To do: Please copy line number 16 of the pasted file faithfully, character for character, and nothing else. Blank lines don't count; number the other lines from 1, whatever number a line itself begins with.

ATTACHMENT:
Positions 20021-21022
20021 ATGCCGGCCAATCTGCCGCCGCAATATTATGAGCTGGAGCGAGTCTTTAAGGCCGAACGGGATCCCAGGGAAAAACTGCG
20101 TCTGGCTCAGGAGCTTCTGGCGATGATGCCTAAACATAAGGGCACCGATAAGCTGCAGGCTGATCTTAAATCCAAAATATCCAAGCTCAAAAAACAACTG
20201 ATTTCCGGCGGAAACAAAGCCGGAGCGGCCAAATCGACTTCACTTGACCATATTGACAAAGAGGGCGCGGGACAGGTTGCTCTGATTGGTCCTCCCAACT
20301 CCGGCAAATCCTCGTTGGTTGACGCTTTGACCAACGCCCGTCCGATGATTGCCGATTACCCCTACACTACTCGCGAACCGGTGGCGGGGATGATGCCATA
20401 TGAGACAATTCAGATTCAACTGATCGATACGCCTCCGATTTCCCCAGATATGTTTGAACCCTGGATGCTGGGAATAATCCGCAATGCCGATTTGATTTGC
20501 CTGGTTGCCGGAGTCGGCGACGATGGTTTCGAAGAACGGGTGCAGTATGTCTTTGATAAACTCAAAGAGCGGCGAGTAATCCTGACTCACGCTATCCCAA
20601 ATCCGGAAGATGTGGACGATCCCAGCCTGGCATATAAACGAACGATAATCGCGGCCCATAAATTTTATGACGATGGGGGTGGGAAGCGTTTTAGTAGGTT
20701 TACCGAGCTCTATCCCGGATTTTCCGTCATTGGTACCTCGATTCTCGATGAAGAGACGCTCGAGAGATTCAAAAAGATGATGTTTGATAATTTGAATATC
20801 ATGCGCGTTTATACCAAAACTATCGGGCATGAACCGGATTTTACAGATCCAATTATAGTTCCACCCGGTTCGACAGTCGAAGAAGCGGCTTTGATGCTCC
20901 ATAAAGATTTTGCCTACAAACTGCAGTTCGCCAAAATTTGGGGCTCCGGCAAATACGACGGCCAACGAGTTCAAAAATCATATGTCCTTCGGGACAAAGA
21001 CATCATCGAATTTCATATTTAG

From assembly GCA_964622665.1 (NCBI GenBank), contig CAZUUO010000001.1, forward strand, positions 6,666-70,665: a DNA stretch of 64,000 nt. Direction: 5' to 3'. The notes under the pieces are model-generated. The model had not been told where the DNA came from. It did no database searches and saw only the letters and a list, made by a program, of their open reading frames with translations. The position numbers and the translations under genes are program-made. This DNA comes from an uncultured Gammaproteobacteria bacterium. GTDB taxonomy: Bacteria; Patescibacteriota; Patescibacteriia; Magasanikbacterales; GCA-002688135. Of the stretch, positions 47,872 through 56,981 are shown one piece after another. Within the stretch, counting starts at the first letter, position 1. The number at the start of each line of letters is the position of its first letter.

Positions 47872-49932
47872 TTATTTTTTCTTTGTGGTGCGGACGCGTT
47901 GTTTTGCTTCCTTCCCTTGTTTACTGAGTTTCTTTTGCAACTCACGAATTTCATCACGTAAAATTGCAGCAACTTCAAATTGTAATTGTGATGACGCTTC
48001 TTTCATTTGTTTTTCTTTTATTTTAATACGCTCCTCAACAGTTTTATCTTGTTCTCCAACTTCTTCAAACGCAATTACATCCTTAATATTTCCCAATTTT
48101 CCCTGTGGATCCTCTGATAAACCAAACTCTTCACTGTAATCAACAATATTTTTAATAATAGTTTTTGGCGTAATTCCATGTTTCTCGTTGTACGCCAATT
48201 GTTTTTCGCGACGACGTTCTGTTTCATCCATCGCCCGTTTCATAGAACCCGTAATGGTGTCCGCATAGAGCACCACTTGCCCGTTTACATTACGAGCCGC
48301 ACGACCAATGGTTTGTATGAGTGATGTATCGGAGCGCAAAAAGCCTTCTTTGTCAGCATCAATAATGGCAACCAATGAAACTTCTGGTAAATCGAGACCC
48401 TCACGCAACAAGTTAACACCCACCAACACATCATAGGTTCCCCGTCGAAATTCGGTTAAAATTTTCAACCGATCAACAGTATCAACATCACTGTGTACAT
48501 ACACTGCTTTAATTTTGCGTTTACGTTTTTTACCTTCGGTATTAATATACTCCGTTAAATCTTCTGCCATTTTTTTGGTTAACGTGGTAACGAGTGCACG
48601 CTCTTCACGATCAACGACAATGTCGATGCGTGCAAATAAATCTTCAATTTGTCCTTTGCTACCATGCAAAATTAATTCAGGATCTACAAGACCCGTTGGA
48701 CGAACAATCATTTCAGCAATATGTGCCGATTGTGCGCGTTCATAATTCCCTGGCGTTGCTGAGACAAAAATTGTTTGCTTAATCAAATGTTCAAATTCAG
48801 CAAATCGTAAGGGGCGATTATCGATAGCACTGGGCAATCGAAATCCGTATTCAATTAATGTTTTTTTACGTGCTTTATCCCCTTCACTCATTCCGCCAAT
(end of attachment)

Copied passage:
47901 GTTTTGCTTCCTTCCCTTGTTTACTGAGTTTCTTTTGCAACTCACGAATTTCATCACGTAAAATTGCAGCAACTTCAAATTGTAATTGTGATGACGCTTC